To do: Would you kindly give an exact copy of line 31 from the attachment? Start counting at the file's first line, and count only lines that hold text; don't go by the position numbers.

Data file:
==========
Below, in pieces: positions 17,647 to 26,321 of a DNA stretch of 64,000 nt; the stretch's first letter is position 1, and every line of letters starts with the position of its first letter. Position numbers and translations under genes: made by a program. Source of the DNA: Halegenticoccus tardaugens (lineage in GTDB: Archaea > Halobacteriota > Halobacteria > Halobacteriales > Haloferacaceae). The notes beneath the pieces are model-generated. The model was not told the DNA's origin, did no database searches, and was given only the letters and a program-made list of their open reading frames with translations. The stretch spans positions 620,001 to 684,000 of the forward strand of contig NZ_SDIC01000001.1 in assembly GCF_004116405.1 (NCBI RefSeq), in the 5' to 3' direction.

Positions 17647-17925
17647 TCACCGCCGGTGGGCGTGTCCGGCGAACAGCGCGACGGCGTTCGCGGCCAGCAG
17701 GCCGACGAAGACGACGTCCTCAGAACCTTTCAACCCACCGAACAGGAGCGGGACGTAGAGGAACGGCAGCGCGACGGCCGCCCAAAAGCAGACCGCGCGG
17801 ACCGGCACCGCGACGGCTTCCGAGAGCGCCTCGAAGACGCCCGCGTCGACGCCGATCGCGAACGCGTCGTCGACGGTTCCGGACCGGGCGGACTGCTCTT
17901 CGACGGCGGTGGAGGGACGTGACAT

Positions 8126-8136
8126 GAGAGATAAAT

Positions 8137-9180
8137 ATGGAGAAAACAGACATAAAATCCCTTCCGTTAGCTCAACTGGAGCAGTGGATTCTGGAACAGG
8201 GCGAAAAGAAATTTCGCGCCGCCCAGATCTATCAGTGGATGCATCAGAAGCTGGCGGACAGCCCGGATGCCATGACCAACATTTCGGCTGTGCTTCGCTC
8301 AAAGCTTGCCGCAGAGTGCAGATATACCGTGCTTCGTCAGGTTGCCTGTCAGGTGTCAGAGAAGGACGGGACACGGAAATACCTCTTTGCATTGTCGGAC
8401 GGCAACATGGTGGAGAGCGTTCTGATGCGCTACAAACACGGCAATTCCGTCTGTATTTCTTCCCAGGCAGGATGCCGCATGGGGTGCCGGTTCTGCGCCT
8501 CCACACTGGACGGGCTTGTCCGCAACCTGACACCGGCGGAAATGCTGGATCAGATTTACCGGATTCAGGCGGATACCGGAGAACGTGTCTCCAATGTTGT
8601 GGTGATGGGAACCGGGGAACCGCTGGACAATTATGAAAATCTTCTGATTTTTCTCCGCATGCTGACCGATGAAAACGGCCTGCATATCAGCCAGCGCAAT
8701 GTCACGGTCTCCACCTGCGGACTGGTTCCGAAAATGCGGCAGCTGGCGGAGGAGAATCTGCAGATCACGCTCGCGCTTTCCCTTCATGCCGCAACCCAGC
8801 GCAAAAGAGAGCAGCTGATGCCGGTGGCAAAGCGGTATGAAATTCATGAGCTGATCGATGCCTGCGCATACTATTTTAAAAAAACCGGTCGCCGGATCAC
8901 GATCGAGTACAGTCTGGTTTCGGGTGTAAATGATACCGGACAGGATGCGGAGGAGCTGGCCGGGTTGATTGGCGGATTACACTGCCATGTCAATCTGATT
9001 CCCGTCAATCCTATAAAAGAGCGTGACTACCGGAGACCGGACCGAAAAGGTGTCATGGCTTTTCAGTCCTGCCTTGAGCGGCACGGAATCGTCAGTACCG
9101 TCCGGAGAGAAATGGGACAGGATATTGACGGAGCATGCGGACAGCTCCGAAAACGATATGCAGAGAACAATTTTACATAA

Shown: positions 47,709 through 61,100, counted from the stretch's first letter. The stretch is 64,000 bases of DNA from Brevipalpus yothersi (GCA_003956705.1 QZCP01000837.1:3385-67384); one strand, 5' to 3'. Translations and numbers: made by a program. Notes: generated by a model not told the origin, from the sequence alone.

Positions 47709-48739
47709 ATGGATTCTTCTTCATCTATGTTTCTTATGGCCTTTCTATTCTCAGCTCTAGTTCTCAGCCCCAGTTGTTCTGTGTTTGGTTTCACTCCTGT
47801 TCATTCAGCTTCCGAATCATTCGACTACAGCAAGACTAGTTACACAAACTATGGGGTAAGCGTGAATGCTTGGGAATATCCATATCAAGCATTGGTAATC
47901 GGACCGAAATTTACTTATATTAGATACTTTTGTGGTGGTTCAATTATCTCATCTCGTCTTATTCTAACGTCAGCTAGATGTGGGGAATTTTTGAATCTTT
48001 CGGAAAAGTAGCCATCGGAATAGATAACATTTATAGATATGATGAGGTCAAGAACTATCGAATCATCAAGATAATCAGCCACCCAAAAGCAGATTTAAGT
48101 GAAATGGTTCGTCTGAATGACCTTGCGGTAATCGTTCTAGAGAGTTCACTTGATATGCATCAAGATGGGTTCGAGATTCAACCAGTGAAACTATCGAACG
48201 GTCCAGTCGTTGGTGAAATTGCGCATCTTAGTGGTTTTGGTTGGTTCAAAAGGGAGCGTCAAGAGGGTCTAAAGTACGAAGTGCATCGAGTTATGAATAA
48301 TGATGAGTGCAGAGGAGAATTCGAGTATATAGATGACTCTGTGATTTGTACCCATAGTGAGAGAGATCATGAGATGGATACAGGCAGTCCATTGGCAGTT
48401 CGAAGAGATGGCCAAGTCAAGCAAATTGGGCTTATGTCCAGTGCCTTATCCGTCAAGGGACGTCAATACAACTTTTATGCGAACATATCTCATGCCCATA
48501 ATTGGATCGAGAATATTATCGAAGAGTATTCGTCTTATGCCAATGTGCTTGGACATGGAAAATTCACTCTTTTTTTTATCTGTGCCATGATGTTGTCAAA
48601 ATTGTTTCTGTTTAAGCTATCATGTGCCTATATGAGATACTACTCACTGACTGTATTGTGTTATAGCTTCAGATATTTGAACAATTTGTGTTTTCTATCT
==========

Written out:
48501 ATTGGATCGAGAATATTATCGAAGAGTATTCGTCTTATGCCAATGTGCTTGGACATGGAAAATTCACTCTTTTTTTTATCTGTGCCATGATGTTGTCAAA